By Elizabeth Winter (Guest Contributor)
Today when we think of fairy tales or French contes de fées, we think of Disney princesses, fairies and heroes fighting dragons, with a happy ending and a moral about the power of perseverance or kindness. The origins of the modern fairy tale do not fit so nicely into this modern conception, however. When fairy tales emerged for the first time as a cohesive printed genre in 17th century France, they took on a rather satirical and subversive tone.
Since its beginnings, the fairy tale has been a fluid, almost ephemeral category. Though existing earlier in oral form, the term contes de fées or “tales about fairies” was coined by Countess Marie-Catherine d’Aulnoy in 1697, when she published her first collection of tales. Though Charles Perrault’s 1697 Tales of Mother Goose remains one of the best-known works of French fairy tales, women like d’Aulnoy actually dominated and developed the genre.
Nurtured by d’Aulnoy and her aristocratic contemporaries like Henriette-Julie de Murat and Marie-Jeanne l’Héritier, fairy tales blossomed in literary salons. They were written by women, for women. Though they lacked political or social influence in the period, female authors still produced two thirds of the fairy tales written between 1690 and 1715.
Soon, the term “fairy tale” became a declaration of resistance against the 17th century literary and social status quo. D’Aulnoy’s term signaled the arrival of a genre dominated by women, both in terms of its female authors and the powerful goddess-like characters they created.
How did largely disenfranchised women develop such a powerful genre and literary influence in this constricting period? One explanation is that early fairy tales were passed orally through families and were therefore widely accessible to individuals across gender and class. Even with less education than their male counterparts, women would have had equal knowledge of this common mythology. Women may even have had greater access to these stories, as females were typically associated with storytelling, likely because of their domestic and child-rearing duties allowing them to harness the tales and put them into print.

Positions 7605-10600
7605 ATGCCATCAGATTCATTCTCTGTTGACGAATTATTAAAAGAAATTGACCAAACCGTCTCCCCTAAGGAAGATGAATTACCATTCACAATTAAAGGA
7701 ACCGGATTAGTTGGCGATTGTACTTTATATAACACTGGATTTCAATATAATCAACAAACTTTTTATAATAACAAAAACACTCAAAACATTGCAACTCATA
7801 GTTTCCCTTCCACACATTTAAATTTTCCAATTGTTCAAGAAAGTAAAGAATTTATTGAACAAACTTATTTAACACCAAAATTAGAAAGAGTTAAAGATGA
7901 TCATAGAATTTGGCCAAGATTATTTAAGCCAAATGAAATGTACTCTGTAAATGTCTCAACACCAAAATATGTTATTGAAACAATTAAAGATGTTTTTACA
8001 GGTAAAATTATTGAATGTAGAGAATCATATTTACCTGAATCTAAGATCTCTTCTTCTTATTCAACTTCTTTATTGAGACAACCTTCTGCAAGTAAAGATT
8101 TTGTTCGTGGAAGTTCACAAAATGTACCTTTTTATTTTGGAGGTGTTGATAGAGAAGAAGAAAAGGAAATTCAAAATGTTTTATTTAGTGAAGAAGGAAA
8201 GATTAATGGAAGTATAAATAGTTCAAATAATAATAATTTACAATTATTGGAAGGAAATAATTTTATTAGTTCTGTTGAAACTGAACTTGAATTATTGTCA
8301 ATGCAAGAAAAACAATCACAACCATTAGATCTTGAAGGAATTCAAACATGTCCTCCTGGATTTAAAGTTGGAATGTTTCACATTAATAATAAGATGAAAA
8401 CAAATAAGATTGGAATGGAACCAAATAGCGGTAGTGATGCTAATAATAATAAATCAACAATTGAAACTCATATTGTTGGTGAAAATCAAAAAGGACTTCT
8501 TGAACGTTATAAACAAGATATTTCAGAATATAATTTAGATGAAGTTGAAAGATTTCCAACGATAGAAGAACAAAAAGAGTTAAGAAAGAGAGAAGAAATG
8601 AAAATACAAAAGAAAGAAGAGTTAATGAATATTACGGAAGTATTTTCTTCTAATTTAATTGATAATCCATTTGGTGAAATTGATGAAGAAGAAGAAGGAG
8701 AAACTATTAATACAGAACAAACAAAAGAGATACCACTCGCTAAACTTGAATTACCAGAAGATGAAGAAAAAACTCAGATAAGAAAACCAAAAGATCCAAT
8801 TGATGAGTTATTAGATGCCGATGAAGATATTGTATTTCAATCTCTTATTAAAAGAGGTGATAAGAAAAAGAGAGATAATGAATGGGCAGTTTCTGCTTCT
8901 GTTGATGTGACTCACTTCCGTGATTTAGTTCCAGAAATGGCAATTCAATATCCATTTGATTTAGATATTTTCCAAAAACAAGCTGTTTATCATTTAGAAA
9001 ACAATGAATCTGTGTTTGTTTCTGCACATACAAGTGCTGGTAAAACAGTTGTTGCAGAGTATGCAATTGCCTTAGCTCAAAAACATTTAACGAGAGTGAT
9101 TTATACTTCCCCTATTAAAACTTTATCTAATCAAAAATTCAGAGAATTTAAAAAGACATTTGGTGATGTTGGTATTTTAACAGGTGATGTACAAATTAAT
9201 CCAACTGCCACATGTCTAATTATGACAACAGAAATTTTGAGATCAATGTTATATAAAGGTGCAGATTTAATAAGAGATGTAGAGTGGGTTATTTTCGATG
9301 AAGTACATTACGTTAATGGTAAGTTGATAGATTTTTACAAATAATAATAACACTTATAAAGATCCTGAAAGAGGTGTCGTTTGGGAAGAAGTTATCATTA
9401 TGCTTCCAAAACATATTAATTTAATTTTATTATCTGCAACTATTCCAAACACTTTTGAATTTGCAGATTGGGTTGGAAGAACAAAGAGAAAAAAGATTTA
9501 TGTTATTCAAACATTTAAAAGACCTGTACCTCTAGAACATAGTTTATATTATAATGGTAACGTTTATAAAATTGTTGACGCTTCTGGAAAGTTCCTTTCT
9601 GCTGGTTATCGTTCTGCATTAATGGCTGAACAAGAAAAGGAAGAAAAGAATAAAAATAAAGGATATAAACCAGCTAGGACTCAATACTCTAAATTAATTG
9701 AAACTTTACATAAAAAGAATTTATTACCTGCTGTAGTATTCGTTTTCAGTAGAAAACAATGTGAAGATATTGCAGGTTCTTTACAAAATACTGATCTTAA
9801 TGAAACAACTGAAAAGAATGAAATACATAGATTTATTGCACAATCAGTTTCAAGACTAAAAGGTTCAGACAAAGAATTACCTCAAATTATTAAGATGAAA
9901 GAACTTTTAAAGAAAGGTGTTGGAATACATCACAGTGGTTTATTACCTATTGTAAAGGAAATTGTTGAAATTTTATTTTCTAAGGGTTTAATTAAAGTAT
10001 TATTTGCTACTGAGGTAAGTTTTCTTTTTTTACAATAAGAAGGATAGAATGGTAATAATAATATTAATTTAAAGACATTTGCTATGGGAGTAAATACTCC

The imaginary and supernatural focus of the genre itself also provided women the opportunity to separate from the conditions of their everyday life. In the tales they could claim greater power and agency for themselves and their female characters. In magical fairy realms women, like the wealthy and powerful white cat-woman in d’Aulnoy’s La Chatte Blanche or Princess Felicity who rules an island that is impervious to man’s control in “L’Ile de la Félicité,” could at last hold social and political power.
Unlike everyday life, the realms of fairy tales were not regulated by France’s Catholic religion, Louis XIV’s monarchy or strict social expectations. In fact, the tales often undermined and offered veiled critiques of these institutions, depicting the royal court and the church as either too extravagant or impotent. The utopias the authors or conteuses created were simultaneously defiant of the contemporary social conditions, while seemingly innocuous (and able to go unpunished) because they seemed mere fancy.
Most powerfully, the fairy tales reveal the desire of 17th century women to alter their circumstances and express themselves. Just as the fairies in their tales possess powers to determine human fate and uphold a moral code, the conteuses used their tales to begin to guide others towards a more ideal society in which women could possess influence and agency.
D’Aulnoy, Madame. Le Cabinet des fées: Tome 1, Contes de Madame D’Aulnoy. Comp. Elisabeth Lemirre. Arles (France): Editions P. Picquier, 1994.
Jones, Christine Anne. Noble Impropriety: The Maiden Warrior and the Seventeenth-Century Conte de Fées. Diss. Princeton University, 2002. Web. 27 Nov. 2016.
“L’Île de la félicité de Mme d’Aulnoy: le premier conte de fées littéraire français du roman histoire d’Hypolite, Comte de Duglas (1690).” Merveilles & Contes, vol. 10, no. 1, 1996, pp. 87–116.
Murat, Henriette-Julie De Castelnau. A Trip to the Country. Ed. Perry Gethner and Allison Stedman. Detroit: Wayne State UP, 2011.
“The Story of Adolphus, Prince of Russia: An Anonymous Translation (1691) of Mme d’Aulnoy’s ‘L’Île De La Félicité’ (1690) The First Literary Tale in the English Language.” Merveilles & Contes, vol. 10, no. 1, 1996, pp. 117–144.
Tucker, Holly. Pregnant Fictions: Childbirth and the Fairy Tale in Early-modern France. Detroit: Wayne State UP, 2003.
Zipes, Jack. “The Meaning of Fairy Tale within the Evolution of Culture.” Marvels & Tales, vol. 25, no. 2, 2011, pp. 221–243.
Elizabeth Winter is a junior at Vanderbilt University in Nashville, TN. She studies English Literature and Political Science, with a minor in French.